Jane has a long history of mental health problems. She has had a diagnosis of schizophrenia in the past, but due to her inability to engage with services and a precarious housing situation, she had fallen through the gaps. Jane has been unmedicated, untreated and unsupported for a few years now. As a result of her ‘challenging’ behaviour her tenancy was at risk, and she was very close to losing her flat due to anti-social behaviour.
Jane has been open about the fact she has mental health problems, however she dislikes the stigma attached to schizophrenia, has had bad experiences of services and medication. It was clear that she was struggling with unwanted thoughts and the actions these provoked so I made enquiries about getting some assistance for Jane. She was not registered with a GP, so the options were very limited. The first port of call would be to call for an ambulance if she was presenting a risk to herself or others. If she was deemed to be too high risk for paramedics, she would have to be removed by Police officers, who would then escort her to specialist cells in Wakefield. Neither of these options would address Jane’s ongoing problems, and would be likely to cause her a great deal of distress.
I made further enquiries with the Mental Health crisis team. Again they were unable to help whilst she was unregistered. Even once registered, the crisis team will only respond to a person currently under their care and who is not under the influence of alcohol or other substances. This is further compounded by the fact that they will only visit at a known address and the response time can be up to 4 hours.
So Jane was again at risk and vulnerable, the one service she needed to access had no duty of care to her and the only other route risked making her feel criminalised for actions beyond her control.
Jane agreed to register with a local GP, although this took a lot of encouragement. She is wary and sceptical about professional services, so this was a big move for her. I accompanied her to the new patient assessment. She was quite guarded with the GP, but with some prompting it was clear from her mannerisms and speech that she was in some difficulty. A referral was made for a full mental health assessment, a move in the right direction, but this process would also take some time.
Whilst waiting for this referral to be processed and a Community Psychiatric Nurse to be allocated, several incidents occurred which further jeopardized her tenancy. As no up-to-date diagnosis had been made, the local authority housing had little option other than to continue eviction procedures as normal, they needed a diagnosis in black and white before they could consider the situation to be anything other than anti-social behaviour.
All these factors, the threat of eviction, the upcoming Mental Health assessment and past traumatic experiences meant that Jane was really struggling and her mental health was deteriorating. It took a concerted effort and numerous phone calls to the assessment team before she was flagged up as an urgent referral. It was a relief when I received a phone call from Jane’s allocated CPN. She had made her first home visit and had immediately admitted Jane to a psychiatric ward for assessment.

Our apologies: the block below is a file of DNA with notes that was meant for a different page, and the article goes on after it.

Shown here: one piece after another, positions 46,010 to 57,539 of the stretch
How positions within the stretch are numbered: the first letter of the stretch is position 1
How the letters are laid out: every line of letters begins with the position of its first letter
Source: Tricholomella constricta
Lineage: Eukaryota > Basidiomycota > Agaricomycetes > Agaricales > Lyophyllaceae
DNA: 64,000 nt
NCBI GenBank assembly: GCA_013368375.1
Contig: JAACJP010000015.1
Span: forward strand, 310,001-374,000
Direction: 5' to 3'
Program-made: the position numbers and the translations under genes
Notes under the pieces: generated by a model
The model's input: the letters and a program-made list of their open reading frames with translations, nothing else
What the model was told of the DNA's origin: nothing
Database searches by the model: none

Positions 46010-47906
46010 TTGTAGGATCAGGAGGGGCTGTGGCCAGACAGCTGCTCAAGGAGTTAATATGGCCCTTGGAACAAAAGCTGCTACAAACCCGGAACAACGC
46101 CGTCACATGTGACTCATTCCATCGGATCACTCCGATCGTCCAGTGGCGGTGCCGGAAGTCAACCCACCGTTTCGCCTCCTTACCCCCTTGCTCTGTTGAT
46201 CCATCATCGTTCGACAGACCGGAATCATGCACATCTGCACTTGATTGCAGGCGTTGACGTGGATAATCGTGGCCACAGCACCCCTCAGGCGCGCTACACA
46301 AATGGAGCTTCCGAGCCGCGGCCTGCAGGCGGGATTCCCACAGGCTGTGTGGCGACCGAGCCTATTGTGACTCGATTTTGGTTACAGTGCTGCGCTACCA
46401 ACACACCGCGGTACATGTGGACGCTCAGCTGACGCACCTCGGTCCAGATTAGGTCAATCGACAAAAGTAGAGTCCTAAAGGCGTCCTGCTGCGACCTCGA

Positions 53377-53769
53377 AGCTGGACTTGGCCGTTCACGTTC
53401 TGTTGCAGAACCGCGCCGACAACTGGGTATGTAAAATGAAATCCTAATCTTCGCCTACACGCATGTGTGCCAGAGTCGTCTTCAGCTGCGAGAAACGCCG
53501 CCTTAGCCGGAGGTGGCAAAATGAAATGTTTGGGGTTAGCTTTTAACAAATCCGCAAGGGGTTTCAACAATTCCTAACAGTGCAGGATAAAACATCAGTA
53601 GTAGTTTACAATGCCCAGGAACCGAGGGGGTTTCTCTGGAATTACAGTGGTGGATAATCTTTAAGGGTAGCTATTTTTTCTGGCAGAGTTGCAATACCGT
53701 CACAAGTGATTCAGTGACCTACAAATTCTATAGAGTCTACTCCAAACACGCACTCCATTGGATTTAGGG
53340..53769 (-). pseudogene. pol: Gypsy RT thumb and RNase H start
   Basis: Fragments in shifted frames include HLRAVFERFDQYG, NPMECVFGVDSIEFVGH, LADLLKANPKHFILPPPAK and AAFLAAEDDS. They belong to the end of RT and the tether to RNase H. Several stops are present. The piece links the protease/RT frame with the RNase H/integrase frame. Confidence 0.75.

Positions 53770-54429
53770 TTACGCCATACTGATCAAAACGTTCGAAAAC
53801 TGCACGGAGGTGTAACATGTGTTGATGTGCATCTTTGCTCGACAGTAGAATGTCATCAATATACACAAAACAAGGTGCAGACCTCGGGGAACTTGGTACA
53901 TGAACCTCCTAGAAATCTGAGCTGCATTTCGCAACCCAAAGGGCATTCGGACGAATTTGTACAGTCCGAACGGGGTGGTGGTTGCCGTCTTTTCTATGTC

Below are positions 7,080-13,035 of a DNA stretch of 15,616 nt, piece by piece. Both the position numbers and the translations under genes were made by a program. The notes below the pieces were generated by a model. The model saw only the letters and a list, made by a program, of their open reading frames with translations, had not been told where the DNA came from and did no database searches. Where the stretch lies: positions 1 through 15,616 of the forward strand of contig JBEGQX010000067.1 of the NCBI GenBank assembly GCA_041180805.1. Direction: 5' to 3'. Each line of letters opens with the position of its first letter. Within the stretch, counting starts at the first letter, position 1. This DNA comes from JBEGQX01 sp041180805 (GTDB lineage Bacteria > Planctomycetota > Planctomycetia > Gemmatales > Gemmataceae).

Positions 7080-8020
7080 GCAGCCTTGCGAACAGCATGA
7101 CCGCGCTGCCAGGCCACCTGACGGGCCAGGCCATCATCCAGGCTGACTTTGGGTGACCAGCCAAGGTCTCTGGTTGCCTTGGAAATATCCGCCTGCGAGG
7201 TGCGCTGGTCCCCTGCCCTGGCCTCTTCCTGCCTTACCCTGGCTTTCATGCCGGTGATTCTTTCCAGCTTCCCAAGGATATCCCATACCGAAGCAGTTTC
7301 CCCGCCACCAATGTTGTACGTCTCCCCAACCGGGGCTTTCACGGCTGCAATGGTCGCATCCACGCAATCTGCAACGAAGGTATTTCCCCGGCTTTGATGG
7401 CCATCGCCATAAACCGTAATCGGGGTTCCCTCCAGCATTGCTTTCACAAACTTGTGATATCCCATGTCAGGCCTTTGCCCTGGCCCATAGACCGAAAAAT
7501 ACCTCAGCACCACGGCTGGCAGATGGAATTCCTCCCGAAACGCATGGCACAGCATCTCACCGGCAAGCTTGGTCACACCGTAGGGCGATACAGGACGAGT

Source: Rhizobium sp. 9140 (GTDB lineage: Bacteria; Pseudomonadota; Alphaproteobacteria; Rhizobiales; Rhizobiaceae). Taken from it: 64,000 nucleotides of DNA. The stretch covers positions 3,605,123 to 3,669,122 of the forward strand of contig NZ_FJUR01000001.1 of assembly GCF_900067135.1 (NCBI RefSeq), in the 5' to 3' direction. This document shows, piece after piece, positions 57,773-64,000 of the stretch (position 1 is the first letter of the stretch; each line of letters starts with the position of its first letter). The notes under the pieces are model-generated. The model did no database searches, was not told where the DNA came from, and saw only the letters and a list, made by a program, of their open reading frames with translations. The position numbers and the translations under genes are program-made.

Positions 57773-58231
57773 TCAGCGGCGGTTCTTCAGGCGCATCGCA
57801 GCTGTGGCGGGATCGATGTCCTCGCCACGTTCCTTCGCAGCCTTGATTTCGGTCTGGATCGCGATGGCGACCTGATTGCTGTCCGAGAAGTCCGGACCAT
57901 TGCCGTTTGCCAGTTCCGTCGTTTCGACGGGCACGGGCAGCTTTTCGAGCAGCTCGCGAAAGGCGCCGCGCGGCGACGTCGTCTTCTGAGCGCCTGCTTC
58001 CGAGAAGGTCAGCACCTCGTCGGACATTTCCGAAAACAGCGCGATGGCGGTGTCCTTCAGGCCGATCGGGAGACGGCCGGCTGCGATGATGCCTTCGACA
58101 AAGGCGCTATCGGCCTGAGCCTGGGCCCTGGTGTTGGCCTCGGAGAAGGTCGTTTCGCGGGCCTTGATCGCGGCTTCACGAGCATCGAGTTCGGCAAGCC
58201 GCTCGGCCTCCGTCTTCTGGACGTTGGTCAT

The whole process has taken weeks, during this time Jane had little support, no-one to advocate for her and little prospect of receiving constructive help. The very service she needed to access was surrounded by barriers, successfully gate keeping support from a person who desperately needed their help.
Jane has now spent a couple of weeks on the ward. She is making slow progress and is on her way to receiving appropriate support and treatment. This can only be maintained by pulling together a number of different agencies, to ensure that when Jane returns to the community, she won’t be allowed to fall through the gaps again.
I’ve worked with Terry for about 2 years now and for most of that time he’s been an entrenched rough sleeper. Terry was in care from an early age and soon resorted to crime – namely car theft and joy riding – to fill his time and stunt his boredom. The outcome of this was a trip to the local Young Offenders Institution where he started experimenting with drugs!
After a few years of smoking weed and doing recreational drugs Terry’s mental health suffered and he tried to commit suicide by jumping off a railway bridge. He was hurt, but not dead and was then sectioned by the local authority and diagnosed as schizophrenic. When Terry was discharged from the psychiatric ward he went into supported housing in Bradford, it was here he started using heroin.
He turned up in Leeds and was brought to the attention of our organisation; this was about 4 years ago. Throughout this time Terry had been in and out of hostels, but mainly rough sleeping due to his drug addiction. We, as an organisation, never gave up on Terry. He was often incredibly difficult to engage with and refused to have anything to do with specialist support services. But we persevered and knew that if we maintained contact with him there was always an opportunity for positive change even if in the short term that was simply buying him a sandwich or just a chat. Consequently through long term planning and getting Terry to recognise the need for small steps towards his desired outcomes we managed to secure drug treatment for him which he’s doing fine and is stable. He’s also just signed for his own tenancy with the local authority and we’re working with Terry to get him moved in and settled.